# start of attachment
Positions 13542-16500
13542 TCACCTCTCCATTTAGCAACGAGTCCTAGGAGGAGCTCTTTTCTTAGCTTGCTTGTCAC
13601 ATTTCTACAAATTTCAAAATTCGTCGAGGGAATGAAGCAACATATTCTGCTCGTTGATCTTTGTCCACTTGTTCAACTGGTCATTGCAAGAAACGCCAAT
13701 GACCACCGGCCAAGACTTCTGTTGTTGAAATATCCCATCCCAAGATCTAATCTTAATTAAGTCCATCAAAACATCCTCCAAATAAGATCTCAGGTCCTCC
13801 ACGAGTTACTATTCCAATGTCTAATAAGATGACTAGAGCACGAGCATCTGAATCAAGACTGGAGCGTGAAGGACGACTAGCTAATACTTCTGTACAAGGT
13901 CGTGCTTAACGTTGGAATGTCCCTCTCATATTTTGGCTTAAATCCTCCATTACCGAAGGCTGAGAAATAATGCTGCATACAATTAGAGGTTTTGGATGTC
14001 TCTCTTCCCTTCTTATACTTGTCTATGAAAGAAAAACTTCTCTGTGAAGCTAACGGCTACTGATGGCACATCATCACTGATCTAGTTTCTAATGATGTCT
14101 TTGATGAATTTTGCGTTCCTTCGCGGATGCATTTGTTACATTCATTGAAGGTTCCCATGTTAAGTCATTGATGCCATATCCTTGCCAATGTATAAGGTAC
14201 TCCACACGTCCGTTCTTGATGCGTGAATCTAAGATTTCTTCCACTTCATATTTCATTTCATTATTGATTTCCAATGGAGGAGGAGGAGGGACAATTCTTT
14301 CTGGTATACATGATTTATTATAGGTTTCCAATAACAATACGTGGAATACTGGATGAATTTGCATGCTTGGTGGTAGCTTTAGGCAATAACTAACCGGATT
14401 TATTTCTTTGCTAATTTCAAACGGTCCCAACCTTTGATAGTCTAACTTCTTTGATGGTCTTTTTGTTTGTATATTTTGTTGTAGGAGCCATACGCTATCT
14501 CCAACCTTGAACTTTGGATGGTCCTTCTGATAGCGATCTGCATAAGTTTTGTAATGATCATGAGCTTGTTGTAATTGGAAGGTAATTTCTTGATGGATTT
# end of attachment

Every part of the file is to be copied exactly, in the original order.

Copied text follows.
Positions 13542-16500
13542 TCACCTCTCCATTTAGCAACGAGTCCTAGGAGGAGCTCTTTTCTTAGCTTGCTTGTCAC
13601 ATTTCTACAAATTTCAAAATTCGTCGAGGGAATGAAGCAACATATTCTGCTCGTTGATCTTTGTCCACTTGTTCAACTGGTCATTGCAAGAAACGCCAAT
13701 GACCACCGGCCAAGACTTCTGTTGTTGAAATATCCCATCCCAAGATCTAATCTTAATTAAGTCCATCAAAACATCCTCCAAATAAGATCTCAGGTCCTCC
13801 ACGAGTTACTATTCCAATGTCTAATAAGATGACTAGAGCACGAGCATCTGAATCAAGACTGGAGCGTGAAGGACGACTAGCTAATACTTCTGTACAAGGT
13901 CGTGCTTAACGTTGGAATGTCCCTCTCATATTTTGGCTTAAATCCTCCATTACCGAAGGCTGAGAAATAATGCTGCATACAATTAGAGGTTTTGGATGTC
14001 TCTCTTCCCTTCTTATACTTGTCTATGAAAGAAAAACTTCTCTGTGAAGCTAACGGCTACTGATGGCACATCATCACTGATCTAGTTTCTAATGATGTCT
14101 TTGATGAATTTTGCGTTCCTTCGCGGATGCATTTGTTACATTCATTGAAGGTTCCCATGTTAAGTCATTGATGCCATATCCTTGCCAATGTATAAGGTAC
14201 TCCACACGTCCGTTCTTGATGCGTGAATCTAAGATTTCTTCCACTTCATATTTCATTTCATTATTGATTTCCAATGGAGGAGGAGGAGGGACAATTCTTT
14301 CTGGTATACATGATTTATTATAGGTTTCCAATAACAATACGTGGAATACTGGATGAATTTGCATGCTTGGTGGTAGCTTTAGGCAATAACTAACCGGATT
14401 TATTTCTTTGCTAATTTCAAACGGTCCCAACCTTTGATAGTCTAACTTCTTTGATGGTCTTTTTGTTTGTATATTTTGTTGTAGGAGCCATACGCTATCT
14501 CCAACCTTGAACTTTGGATGGTCCTTCTGATAGCGATCTGCATAAGTTTTGTAATGATCATGAGCTTGTTGTAATTGGAAGGTAATTTCTTGATGGATTT